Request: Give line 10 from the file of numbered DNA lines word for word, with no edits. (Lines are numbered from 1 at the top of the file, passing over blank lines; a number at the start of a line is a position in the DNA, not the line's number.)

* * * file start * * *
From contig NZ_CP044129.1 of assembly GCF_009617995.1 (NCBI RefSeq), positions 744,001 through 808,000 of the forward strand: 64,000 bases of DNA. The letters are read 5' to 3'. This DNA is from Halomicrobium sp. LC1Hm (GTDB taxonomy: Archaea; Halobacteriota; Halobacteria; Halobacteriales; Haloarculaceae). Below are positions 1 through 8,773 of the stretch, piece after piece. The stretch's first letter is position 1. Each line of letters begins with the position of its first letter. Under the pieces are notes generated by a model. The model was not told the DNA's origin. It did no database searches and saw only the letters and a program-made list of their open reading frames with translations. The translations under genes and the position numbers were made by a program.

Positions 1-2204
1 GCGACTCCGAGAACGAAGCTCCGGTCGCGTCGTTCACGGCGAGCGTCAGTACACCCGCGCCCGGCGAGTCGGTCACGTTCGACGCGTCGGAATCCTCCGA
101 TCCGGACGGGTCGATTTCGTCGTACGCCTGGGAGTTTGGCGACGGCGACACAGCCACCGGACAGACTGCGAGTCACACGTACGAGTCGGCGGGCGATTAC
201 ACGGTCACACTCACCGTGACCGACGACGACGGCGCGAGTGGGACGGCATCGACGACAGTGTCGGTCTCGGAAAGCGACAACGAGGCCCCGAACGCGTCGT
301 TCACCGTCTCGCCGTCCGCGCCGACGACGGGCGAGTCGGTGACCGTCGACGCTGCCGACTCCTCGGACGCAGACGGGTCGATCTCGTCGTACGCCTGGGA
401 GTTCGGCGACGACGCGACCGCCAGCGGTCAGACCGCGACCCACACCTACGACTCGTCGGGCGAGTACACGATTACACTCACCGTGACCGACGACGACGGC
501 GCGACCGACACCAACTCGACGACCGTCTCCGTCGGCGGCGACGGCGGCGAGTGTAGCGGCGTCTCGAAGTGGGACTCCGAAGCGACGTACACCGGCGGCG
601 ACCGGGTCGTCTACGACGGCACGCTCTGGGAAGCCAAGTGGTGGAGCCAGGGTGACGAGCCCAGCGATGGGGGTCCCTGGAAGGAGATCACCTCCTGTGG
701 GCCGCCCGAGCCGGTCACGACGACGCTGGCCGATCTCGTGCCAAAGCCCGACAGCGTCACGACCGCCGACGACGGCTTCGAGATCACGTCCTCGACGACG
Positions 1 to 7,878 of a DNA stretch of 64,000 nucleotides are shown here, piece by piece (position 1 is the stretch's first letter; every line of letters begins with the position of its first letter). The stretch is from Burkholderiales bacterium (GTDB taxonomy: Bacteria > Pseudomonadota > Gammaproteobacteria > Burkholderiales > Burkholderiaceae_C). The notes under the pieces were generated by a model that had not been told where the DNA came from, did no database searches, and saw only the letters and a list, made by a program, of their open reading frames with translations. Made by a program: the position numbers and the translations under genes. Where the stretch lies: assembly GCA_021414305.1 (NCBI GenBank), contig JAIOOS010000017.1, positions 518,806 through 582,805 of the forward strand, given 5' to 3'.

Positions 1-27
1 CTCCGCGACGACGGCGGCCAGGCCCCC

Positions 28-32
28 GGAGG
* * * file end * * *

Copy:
701 GCCGCCCGAGCCGGTCACGACGACGCTGGCCGATCTCGTGCCAAAGCCCGACAGCGTCACGACCGCCGACGACGGCTTCGAGATCACGTCCTCGACGACG